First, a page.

how do you accept when your loving partner says they cannot love you back?

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    Hi All,
    I have found much solace and wisdom on this site over the years, now hoping for some help as I struggle through a very painful breakup.

    My boyfriend of eight months was the loveliest man I have ever dated. I am 30 with enough dating experience to know, and for the first time in my life I felt so loved and supported, so comfortable being myself and so grateful for a partner where we shared common values, goals, and kindness . Two months into dating, he confessed that we had met shortly after he hadmade the decision to move back to his home country of Sweden. I was disappointed, having felt like I’d won the lottery meeting this man, but I understood and supported him and making whatever decision felt right for him . After a long process and some soul-searching, he canceled his move and decided to stay. His words were that I was everything he been looking for in a partner and he felt he would regret not giving us a real chance.
    But here is the seed I should have heeded: he also said he was terrified of screwing it up, and very scared of hurting me. I was so relieved he was staying, I assured him it would be OK as long as we communicated and treated each other kindly and honestly . And over the past many months, we did just that. Shared our hobbies, our dreams, traveled, and grew into each other’s lives .

    5 months in I said I love you, and was greeted with silence. I had prefaced my words by saying I didn’t need to hear them back, I understand love should not be needy, but the silence tore at my heart. Instead, often in our moments of deepest attachment or romantic connection, he would suddenly say he felt numb, felt nothing, and even as I tried to understand and except that loving was a harder process for him then for me, I felt crushed by these moments .In the months following that, I tried to be patient, kind, communicative, and give him space.he never was able to say he loved me, but I focused on actions instead of words and his actions were so entirely supportive and thoughtful and loving . I am 30, I’ve had several adult relationships, and have never once been treated half this well even though thrywould tell me they loved me .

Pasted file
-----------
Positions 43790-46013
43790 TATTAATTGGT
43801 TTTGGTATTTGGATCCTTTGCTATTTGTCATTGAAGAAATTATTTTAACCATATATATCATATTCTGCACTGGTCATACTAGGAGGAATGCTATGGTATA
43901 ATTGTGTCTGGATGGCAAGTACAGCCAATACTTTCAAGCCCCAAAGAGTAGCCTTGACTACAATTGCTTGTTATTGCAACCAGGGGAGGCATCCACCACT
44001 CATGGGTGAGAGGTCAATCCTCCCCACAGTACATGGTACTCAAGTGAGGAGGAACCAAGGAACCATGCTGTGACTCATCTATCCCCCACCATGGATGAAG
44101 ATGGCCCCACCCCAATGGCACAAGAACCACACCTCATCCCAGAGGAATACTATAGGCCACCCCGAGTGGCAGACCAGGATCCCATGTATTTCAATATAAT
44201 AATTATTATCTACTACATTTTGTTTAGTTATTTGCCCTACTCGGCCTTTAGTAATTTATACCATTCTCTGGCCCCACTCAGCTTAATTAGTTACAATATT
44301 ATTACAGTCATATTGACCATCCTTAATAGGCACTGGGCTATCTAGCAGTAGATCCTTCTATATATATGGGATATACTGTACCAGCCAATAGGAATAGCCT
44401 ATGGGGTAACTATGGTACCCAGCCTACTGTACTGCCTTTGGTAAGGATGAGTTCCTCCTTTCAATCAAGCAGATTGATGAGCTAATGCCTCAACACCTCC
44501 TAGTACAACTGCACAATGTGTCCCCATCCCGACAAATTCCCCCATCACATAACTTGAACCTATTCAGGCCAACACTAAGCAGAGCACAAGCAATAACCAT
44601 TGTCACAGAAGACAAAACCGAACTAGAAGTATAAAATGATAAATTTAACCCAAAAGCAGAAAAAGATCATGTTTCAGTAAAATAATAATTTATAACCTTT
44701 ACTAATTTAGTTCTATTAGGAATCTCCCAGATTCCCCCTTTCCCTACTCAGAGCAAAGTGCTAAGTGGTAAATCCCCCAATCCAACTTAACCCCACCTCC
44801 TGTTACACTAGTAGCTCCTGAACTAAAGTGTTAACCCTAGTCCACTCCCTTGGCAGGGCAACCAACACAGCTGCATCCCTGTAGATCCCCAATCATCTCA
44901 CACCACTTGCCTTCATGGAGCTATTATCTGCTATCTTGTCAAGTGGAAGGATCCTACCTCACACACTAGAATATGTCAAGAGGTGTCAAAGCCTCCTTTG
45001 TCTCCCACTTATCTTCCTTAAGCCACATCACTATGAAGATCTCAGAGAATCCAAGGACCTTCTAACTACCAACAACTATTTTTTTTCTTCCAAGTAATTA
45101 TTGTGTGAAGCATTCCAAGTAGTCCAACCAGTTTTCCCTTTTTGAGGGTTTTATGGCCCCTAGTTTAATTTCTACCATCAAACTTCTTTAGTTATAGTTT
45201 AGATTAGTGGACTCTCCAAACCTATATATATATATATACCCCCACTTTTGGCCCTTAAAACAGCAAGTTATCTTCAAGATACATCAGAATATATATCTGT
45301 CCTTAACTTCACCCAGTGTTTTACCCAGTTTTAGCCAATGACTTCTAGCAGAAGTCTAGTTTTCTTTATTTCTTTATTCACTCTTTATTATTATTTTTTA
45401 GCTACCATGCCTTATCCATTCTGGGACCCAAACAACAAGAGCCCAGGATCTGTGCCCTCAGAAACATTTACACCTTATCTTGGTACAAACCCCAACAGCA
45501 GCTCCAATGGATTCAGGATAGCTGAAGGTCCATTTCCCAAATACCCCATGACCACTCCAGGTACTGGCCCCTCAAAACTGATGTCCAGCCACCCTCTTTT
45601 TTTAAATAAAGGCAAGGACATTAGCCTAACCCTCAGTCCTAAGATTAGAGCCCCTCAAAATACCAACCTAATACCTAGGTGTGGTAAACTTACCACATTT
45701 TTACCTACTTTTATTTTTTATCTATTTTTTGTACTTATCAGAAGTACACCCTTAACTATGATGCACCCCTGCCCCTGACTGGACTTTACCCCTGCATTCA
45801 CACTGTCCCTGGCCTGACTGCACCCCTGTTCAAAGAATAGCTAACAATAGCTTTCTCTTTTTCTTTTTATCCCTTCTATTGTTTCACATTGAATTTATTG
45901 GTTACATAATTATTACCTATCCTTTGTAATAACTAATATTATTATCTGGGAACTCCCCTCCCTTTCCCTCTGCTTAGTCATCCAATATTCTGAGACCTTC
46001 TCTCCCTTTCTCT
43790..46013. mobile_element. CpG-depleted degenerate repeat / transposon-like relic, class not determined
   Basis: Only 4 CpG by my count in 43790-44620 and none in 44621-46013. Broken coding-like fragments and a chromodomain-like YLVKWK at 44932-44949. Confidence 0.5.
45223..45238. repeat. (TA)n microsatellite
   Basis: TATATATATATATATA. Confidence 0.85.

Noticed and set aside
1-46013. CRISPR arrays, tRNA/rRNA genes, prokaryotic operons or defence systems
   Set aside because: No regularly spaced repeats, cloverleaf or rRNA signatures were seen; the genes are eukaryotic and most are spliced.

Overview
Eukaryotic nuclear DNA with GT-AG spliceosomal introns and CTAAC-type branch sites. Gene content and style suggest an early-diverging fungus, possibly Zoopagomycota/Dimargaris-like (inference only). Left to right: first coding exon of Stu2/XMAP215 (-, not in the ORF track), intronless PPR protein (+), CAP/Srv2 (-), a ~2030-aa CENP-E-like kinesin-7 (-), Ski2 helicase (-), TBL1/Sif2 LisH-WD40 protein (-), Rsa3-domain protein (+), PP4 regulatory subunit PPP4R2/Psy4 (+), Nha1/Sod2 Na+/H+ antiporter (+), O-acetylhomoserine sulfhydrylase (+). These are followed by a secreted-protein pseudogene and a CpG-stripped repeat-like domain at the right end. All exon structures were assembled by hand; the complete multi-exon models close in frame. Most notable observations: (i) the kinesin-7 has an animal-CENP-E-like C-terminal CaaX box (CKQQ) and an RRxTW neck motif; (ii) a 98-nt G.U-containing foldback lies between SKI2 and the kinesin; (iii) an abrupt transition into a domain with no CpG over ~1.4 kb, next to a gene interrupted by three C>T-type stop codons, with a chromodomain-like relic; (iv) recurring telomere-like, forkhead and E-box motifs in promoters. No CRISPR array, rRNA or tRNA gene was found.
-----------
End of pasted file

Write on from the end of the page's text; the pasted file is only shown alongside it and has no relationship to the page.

Finally though, it came to a head a few days ago and in a moment where I felt connected and grateful for him, he turned to me and said “I don’t love you, I don’t feel deeply for you, I really wish I did and I want you to be the one but I simply don’t feel it. I am so sorry.” And then we sobbed for an hour in each others arm and it was over.